When the alternative rock band Failure decided to reboot in 2013, Greg Edwards, Ken Andrews and Kellii Scott were surprised people still cared.
With the release of 2018’s “In the Future Your Body Will Be the Furthest Thing from Your Mind,” Failure is even more relevant.
“Now that we’re three, four or five years into the reboot, it’s been really gratifying,” Andrews says. “People are interested in what we have to say.”
Failure will play songs from that album and its catalog when it kicks off its tour Monday, March 11, at the Crescent Ballroom. In creating “In the Future Your Body Will Be the Furthest Thing from Your Mind,” the trio recalled its 1994 album “Magnified.”
“It was Greg and I just woodshedding in my studio for a better part of the year,” Andrews says. “We would go into a more full-featured recording studio to do drums as an overdub.”
Sonically, “In the Future Your Body Will Be the Furthest Thing from Your Mind” sees Failure evolve.
“To me, the record is a little more personal in terms of talking about relationships and what they mean,” Ken says.
“We pulled from direct experience more than we have in the past. It wasn’t quite so intellectual. We’re also never going to let you know exactly what’s going on. It’ll always be opaque. Disconnection seems to be one of the themes we still gravitate toward though, even going back to ‘Fantastic Planet.’ On this record, emotional disconnection is discussed and dealt with. You lose connection within your sphere of friends and acquaintances because of technology. Since social media isn’t getting any smaller, that was our headspace. We’re navigating this personally and as fathers.”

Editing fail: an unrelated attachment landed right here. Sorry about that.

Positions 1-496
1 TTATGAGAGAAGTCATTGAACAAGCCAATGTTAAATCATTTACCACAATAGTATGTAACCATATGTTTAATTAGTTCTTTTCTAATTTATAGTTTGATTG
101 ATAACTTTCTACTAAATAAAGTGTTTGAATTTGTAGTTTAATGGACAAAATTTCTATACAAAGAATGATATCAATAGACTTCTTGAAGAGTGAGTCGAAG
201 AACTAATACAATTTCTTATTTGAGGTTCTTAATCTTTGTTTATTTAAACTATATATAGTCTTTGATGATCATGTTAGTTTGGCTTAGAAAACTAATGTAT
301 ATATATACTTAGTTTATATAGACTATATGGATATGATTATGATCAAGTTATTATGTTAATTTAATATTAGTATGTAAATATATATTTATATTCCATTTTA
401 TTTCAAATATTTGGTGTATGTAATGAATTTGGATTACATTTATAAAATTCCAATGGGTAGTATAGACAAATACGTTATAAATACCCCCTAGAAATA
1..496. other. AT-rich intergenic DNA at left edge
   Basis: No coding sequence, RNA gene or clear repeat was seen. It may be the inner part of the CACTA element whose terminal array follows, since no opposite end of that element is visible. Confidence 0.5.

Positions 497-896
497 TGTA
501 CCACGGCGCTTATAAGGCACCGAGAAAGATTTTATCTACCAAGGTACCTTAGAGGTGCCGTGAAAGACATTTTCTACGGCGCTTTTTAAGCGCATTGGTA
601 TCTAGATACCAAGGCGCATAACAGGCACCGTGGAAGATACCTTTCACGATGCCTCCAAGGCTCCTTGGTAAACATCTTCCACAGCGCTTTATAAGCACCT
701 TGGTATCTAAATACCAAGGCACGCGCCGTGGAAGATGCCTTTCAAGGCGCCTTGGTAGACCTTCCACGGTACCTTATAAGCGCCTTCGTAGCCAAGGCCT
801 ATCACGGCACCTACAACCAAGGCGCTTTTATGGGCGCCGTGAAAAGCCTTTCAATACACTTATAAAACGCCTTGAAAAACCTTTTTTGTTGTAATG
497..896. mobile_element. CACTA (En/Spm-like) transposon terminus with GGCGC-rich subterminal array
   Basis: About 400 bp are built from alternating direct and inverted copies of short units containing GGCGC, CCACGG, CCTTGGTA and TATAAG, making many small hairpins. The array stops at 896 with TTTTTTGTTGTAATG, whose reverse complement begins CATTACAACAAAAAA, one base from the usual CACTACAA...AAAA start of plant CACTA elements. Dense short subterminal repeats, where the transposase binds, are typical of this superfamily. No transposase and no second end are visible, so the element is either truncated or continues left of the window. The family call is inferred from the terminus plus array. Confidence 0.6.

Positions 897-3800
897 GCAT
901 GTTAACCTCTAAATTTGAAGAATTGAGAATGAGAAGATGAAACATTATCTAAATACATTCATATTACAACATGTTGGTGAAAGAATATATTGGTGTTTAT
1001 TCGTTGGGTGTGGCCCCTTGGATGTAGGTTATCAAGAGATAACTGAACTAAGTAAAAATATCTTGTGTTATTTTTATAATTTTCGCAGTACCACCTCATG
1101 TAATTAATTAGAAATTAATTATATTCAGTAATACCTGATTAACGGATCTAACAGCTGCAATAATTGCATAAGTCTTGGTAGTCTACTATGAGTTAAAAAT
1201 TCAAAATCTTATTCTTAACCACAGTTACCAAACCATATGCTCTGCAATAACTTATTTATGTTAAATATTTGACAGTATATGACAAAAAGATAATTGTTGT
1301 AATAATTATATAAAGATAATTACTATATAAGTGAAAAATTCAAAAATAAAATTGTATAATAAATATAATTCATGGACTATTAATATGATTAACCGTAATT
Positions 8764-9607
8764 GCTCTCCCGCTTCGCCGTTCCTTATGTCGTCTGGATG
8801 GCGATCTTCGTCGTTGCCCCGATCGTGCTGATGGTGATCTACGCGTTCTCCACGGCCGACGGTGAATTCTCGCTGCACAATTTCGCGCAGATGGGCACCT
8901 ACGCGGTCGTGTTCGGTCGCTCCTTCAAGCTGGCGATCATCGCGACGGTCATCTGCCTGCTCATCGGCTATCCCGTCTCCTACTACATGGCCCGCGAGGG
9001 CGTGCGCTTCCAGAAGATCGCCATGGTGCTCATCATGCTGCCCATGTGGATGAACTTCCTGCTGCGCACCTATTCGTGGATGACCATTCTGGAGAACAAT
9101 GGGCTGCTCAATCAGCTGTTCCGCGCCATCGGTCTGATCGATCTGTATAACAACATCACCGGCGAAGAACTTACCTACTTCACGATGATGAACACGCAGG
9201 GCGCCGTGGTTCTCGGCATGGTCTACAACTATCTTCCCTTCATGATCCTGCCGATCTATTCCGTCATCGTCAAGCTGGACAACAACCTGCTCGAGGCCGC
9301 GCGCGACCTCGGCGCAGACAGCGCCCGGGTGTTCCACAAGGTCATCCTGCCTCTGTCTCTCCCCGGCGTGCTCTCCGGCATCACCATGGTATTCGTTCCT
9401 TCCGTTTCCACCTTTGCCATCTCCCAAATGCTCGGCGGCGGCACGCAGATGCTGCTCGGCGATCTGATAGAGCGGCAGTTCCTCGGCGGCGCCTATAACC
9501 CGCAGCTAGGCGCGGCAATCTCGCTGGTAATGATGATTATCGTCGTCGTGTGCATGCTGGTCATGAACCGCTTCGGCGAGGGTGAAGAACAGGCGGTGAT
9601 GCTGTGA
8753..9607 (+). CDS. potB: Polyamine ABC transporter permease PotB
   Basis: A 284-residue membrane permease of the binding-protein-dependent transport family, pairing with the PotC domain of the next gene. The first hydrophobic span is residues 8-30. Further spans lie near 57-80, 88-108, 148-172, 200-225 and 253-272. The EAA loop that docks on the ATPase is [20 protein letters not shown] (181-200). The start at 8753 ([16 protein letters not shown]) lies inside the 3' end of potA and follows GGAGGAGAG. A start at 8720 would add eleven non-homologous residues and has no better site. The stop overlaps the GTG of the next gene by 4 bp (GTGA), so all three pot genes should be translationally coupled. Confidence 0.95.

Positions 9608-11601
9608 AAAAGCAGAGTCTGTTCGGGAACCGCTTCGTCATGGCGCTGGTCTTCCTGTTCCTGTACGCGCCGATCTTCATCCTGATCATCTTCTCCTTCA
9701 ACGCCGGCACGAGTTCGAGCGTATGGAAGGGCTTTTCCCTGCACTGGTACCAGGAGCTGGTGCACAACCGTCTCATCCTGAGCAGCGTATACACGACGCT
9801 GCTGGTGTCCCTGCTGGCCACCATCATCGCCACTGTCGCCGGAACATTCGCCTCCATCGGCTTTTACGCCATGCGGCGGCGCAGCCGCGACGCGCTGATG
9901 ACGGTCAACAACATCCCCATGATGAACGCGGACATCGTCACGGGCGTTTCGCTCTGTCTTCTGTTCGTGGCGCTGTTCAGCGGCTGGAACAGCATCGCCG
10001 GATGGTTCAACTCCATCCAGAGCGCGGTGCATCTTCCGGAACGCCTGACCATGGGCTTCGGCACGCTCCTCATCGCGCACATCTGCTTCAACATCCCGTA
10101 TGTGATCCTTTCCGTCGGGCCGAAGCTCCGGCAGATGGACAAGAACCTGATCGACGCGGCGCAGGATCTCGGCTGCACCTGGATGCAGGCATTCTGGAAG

The challenge now is learning to play the songs because Failure’s musicians frequently switch instruments in the studio.
“What happens is you have your singer, guitarist, bassist and drummer and everybody stays in those roles,” Andrews says.
“In our band, it’s a much more fluid situation. I would venture to say every song on this new album has both Greg and I playing guitar for different sections, and even both of us playing bass. Sometimes one person did the first attempt at it and the other comes in later and finesses it a little bit. We record the vocals separately. There was never really a time when we were playing the songs as a band. It’s like a Rubik’s Cube.”
Nevertheless, “In the Future Your Body Will Be the Furthest Thing from Your Mind” is a return to form.
“When you’re playing our songs back-to-back from record to record, I feel like the lines really blur,” Andrews says. “To me, it shows the real sound of Failure was never the era we were in – whether it was the ’90s or now. The real sound of Failure is the combination of people. We have a lot more experience today. My career started when Failure signed to Slash Records in 1990, and I haven’t had any other job but making music since then. We’ve all kept going as musicians. As a result, we have a wider breadth of things we can do and are capable of. We’re willing to leverage everything.”
Failure w/Criminal Hygiene, Crescent Ballroom, 308 N. Second Avenue, Phoenix, crescentphx.com, 8 p.m. Monday, March 11, $25-$40.